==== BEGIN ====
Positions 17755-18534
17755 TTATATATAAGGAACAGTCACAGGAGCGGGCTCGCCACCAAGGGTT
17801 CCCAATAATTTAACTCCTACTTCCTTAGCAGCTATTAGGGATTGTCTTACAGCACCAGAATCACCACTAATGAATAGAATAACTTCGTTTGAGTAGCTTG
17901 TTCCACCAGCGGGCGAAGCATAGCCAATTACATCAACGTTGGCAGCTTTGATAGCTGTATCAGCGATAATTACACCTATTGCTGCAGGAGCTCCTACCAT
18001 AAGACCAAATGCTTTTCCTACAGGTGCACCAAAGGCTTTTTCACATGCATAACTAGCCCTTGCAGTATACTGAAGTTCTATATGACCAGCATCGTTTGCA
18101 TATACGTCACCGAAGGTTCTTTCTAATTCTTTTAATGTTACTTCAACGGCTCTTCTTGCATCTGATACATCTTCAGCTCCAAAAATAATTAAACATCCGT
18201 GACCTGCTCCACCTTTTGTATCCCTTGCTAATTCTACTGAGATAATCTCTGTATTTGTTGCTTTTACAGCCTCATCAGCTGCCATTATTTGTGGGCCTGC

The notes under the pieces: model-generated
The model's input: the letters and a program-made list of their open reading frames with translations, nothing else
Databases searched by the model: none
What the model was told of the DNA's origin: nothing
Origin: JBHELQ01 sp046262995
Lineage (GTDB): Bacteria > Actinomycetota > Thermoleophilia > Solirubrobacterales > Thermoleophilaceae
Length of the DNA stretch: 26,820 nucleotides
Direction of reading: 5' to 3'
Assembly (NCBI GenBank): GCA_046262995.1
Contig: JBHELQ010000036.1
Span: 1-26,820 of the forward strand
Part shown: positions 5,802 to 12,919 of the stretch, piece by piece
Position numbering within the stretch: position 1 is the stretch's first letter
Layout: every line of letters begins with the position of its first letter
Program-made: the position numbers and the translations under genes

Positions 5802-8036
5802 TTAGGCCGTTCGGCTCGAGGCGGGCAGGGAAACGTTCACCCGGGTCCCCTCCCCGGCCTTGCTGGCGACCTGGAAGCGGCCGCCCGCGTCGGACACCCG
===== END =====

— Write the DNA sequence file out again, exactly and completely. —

Positions 17755-18534
17755 TTATATATAAGGAACAGTCACAGGAGCGGGCTCGCCACCAAGGGTT
17801 CCCAATAATTTAACTCCTACTTCCTTAGCAGCTATTAGGGATTGTCTTACAGCACCAGAATCACCACTAATGAATAGAATAACTTCGTTTGAGTAGCTTG
17901 TTCCACCAGCGGGCGAAGCATAGCCAATTACATCAACGTTGGCAGCTTTGATAGCTGTATCAGCGATAATTACACCTATTGCTGCAGGAGCTCCTACCAT
18001 AAGACCAAATGCTTTTCCTACAGGTGCACCAAAGGCTTTTTCACATGCATAACTAGCCCTTGCAGTATACTGAAGTTCTATATGACCAGCATCGTTTGCA
18101 TATACGTCACCGAAGGTTCTTTCTAATTCTTTTAATGTTACTTCAACGGCTCTTCTTGCATCTGATACATCTTCAGCTCCAAAAATAATTAAACATCCGT
18201 GACCTGCTCCACCTTTTGTATCCCTTGCTAATTCTACTGAGATAATCTCTGTATTTGTTGCTTTTACAGCCTCATCAGCTGCCATTATTTGTGGGCCTGC

The notes under the pieces: model-generated
The model's input: the letters and a program-made list of their open reading frames with translations, nothing else
Databases searched by the model: none
What the model was told of the DNA's origin: nothing
Origin: JBHELQ01 sp046262995
Lineage (GTDB): Bacteria > Actinomycetota > Thermoleophilia > Solirubrobacterales > Thermoleophilaceae
Length of the DNA stretch: 26,820 nucleotides
Direction of reading: 5' to 3'
Assembly (NCBI GenBank): GCA_046262995.1
Contig: JBHELQ010000036.1
Span: 1-26,820 of the forward strand
Part shown: positions 5,802 to 12,919 of the stretch, piece by piece
Position numbering within the stretch: position 1 is the stretch's first letter
Layout: every line of letters begins with the position of its first letter
Program-made: the position numbers and the translations under genes

Positions 5802-8036
5802 TTAGGCCGTTCGGCTCGAGGCGGGCAGGGAAACGTTCACCCGGGTCCCCTCCCCGGCCTTGCTGGCGACCTGGAAGCGGCCGCCCGCGTCGGACACCCG